Walt Whitman’s “Faces” (2012)
Walt Whitman’s “Faces”: A Typographic Reading (2012)
Case bound in boards in quarter-leather. H270 x W182 mm, 34 pages. Linocuts by Barbara Henry. Edition of 80, of which this is #69. Acquired from the artist, 11 April 2022.
Photos of the work: Books On Books Collection. Displayed with permission.
Although Whitman knew some of Victor Hugo’s work (in translation), it is unlikely that he knew of Hugo’s declaration “man in his entirety is in the alphabet … The alphabet is a source”. If he had, and if he had the French text as well, he would have appreciated that that last word in the original is font.
Man and his World in the Alphabet (1991)
Design and production by Kenneth Hardacre. Translation by Paul Standard for Hermann Zapf’s Manuale Typographicum (1954).
Photos of the work: Books On Books.
Working in a printing shop, Whitman could hardly overlook the metaphors on offer: the font or fount as source or mine, the typeface for the human face and vice versa. Barbara Henry has harvested from the Leaves of Grass the two short poems — “A Font of Type” and “Leaf of Faces” — that explore those metaphors. Bringing them together alongside an essay by Karen Karbiener (New York University) and one of her own, Henry embeds them in a well-crafted fine press book and embodies “Leaf of Faces” in its own set of typographic fireworks.
First though come the two essays. Karbiener’s sets the familiar biographical stage for Whitman and provides a sympathetic reading of Henry’s “typographic reading” to come. Henry’s is an earnest and plausible justification for her explication of the typographic references in each section of “Leaf of Faces”. Her essay closes with a paragraph explaining that many of the typefaces Whitman would have known are no longer available, that today’s measure of type size (the point) did not exist in Whitman’s day and that in homage she has mostly used 12 point Bulmer, a typeface from “the American Type Founders Company, a conglomerate of most of the type foundries formed in 1892, the year of Whitman’s death”. Also, she has set the type for “Leaf of Faces” by hand in a composing stick as Whitman would have done.
Then on the following pages comes a list of the names by which Whitman and his fellow print workers knew the various sizes of type. Without the list, the reader would miss the parenthetical allusions in “A Font of Type” — “nonpareil, brevier, bourgeois, long primer” — to what today are known as 6pt, 8pt, 9pt and 10pt type sizes. Whitman’s clever choice of names that have connotations beyond his extended metaphor possibly makes the lines comprehensible even without the finer points of the allusion. Or perhaps the reader still needs to be familiar with loose hot metal type and how the slivers of individual letters rest all sorted into their sections of a wooden typecase before they are mined or pulled from their latent slumbers to form words and expressions to be voiced.
Then, after this prefacing short poem, the fireworks begin with Henry’s orange and black linocut of Whitman’s face over the title of the second poem, underlined with green fleurons (like leaves of grass).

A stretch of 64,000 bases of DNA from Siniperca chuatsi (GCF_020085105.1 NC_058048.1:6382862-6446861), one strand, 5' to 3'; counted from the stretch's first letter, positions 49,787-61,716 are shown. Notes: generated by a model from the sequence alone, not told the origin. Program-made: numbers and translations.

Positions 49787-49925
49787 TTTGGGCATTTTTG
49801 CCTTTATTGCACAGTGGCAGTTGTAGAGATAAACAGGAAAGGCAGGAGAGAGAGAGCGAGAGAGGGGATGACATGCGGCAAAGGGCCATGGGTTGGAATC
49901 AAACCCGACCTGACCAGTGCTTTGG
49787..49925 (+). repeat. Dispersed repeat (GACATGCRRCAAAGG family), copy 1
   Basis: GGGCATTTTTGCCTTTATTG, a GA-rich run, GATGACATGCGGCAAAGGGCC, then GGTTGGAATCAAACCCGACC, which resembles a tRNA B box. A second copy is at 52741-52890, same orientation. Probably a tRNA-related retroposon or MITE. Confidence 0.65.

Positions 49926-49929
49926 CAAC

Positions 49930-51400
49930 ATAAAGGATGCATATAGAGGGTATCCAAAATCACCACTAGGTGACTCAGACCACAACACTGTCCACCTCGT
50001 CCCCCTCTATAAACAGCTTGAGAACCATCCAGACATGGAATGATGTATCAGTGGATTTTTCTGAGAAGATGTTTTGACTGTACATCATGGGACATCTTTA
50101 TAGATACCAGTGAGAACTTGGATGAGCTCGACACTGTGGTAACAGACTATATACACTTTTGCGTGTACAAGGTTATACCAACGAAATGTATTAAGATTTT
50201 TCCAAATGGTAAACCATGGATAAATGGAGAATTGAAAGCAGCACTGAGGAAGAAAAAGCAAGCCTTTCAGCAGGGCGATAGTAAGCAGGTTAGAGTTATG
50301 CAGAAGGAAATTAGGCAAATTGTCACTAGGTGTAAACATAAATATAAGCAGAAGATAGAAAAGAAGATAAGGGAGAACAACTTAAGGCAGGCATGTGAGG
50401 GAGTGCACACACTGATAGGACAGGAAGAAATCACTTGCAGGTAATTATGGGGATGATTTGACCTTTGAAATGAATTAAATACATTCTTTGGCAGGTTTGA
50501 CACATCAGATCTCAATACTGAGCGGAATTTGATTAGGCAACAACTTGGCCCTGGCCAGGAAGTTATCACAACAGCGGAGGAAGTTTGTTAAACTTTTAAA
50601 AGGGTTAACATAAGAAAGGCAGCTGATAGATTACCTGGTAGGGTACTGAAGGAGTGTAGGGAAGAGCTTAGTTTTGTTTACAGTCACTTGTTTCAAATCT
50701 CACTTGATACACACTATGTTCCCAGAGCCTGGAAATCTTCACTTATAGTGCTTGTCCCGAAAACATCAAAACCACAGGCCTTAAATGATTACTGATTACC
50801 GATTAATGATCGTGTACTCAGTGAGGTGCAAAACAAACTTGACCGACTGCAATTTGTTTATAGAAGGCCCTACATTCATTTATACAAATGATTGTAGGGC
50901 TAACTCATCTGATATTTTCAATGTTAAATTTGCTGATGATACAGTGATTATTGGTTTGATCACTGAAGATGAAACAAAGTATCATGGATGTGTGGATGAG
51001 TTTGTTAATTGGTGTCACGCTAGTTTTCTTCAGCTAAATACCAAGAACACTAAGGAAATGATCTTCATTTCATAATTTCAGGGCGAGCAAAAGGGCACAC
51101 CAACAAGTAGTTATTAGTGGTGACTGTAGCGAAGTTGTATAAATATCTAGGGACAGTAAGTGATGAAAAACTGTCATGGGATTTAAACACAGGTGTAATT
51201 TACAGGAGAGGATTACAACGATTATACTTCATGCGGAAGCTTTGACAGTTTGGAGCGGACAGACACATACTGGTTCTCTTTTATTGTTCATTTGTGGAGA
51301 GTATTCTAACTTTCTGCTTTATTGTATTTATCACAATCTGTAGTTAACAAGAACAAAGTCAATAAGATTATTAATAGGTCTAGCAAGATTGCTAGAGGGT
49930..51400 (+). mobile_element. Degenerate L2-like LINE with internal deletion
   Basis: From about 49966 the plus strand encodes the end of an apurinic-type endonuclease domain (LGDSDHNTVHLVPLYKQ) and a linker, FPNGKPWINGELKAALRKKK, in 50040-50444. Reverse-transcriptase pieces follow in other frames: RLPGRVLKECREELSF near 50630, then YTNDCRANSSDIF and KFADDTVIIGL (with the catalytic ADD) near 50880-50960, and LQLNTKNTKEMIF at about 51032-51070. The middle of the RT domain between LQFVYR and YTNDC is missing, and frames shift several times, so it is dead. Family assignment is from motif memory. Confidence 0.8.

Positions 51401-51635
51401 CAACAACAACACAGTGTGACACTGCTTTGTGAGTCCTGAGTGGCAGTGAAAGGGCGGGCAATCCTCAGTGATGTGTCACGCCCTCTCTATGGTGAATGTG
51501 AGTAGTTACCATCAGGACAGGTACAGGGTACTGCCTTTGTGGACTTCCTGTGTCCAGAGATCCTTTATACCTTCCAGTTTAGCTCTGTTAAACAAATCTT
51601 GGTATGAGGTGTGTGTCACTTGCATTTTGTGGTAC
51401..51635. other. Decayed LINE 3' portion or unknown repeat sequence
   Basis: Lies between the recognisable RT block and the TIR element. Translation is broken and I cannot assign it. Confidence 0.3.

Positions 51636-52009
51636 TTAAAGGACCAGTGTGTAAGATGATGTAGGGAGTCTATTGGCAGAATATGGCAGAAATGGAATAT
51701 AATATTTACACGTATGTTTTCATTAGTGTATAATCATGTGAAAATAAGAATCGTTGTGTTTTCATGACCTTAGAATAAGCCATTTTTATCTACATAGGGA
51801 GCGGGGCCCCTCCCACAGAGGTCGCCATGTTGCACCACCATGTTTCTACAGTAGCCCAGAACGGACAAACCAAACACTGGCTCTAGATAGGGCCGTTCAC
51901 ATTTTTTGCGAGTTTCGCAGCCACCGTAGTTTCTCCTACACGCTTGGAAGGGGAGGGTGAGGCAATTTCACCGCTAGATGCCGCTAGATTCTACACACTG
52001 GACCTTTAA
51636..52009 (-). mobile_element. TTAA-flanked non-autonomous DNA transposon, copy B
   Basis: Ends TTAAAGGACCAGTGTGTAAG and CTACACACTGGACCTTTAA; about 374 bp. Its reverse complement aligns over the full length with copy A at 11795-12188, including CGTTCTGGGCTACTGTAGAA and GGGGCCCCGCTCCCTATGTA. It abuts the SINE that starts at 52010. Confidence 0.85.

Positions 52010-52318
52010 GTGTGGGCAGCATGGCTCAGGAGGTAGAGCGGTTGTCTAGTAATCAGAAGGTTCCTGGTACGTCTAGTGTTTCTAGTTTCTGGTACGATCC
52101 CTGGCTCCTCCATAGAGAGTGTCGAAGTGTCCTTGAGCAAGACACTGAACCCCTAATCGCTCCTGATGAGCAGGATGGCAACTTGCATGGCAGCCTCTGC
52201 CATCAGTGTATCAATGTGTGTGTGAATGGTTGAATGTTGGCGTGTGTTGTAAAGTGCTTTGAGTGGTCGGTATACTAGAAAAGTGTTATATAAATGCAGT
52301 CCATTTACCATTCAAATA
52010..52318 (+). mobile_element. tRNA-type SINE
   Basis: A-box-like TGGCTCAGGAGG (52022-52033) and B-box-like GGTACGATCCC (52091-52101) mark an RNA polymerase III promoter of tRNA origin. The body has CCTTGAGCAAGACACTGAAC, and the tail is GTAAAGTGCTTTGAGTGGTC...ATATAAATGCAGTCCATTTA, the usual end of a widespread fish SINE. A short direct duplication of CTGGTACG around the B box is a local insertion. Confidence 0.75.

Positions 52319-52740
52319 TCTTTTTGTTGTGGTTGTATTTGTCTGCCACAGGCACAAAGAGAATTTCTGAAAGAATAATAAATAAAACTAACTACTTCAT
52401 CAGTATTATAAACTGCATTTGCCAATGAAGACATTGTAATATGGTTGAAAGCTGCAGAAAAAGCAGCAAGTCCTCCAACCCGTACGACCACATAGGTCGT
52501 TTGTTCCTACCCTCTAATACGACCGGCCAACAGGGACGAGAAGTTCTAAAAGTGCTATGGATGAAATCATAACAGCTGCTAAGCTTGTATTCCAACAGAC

In the poem’s first double-page spread, Henry’s postcard-size digital photo of pedestrians and signs on Bleecker Street in 2012 not only illustrates lines of the facing poem, it echoes the postcard-size vintage photo by Marcus Ormsbee of Lower Hudson Street in 1865 used at the start of her essay. Her photo’s startling colors contrast with Ormsbee’s black and white and complement the bold colors and foundry typefaces that follow in her treatment of the poem. A true book artist, Henry is making these features in her book refer to what she is doing in the book — bringing her 21st century eye to eye with Whitman’s 19th century.
These are but three of the six spreads across which Henry transforms Whitman’s “Leaf of Faces” into her typographic spectacle. It and the whole of the book bring to life what Anne M. Royston calls “artistic arguments (my emphasis), a term that indicates theory that pushes back against the expectations of the theory or criticism genre, specifically by employing signification that exceeds the semantics of printed text”.
One last observation: Just as there is no evidence that Whitman knew Victor Hugo’s mystic reference to the alphabet as source, there is also no evidence that he knew the Sufi poets. But Ralph Waldo Emerson did know them. His Complete Works, Volume VIII, has a section entitled “Persian Poetry” and translates a key passage of Farid ud-Din Attar’s The Conference of the Birds (1177). As Karbinier notes in her essay, Whitman called Ralph Waldo Emerson the “Master”, so perhaps it is not so uncanny that “Leaf of Faces” includes a similar recognition of divinity at which the birds arrive when they finally meet the Simorgh, lord of all birds, whom they have been seeking, only to be told by the Simorgh:
It is yourselves you see and what you are.
(Who sees the Lord? It is himself each sees; …)
Or as Whitman more egotistically puts it:
And I shall look again in a score or two of ages,
And I shall meet the real landlord perfect and unharmed,
every inch as good as myself.
Behbehani, Farak K., and Farid ud-Din Attar. 2009. The Conference of the Birds: A Study of Farid ud-Din Attar’s Poem using Jali Diwani Calligraphy. London: Thames & Hudson. Uses the translation by Dick Davis from the 2005 Penguin edition, which is used above — not Emerson’s.
Emerson, Ralph Waldo. 1903/1979. The Complete Works of Ralph Waldo Emerson. New York: AMS Press.
Henry, Barbara. 1 March 2011. “Walt Whitman’s ‘Leaf of Faces’“. Book 2.0, Vol.1, No. 2, pp. 127-137.
Hugo, Victor, and Kenneth Hardacre. 1991. Man and his World in the Alphabet. Moreton-in-Marsh: Kit-Cat Press.
Royston, Anne M. 2019. Material Noise: Reading Theory as Artist’s Book. Cambridge, MA: MIT Press.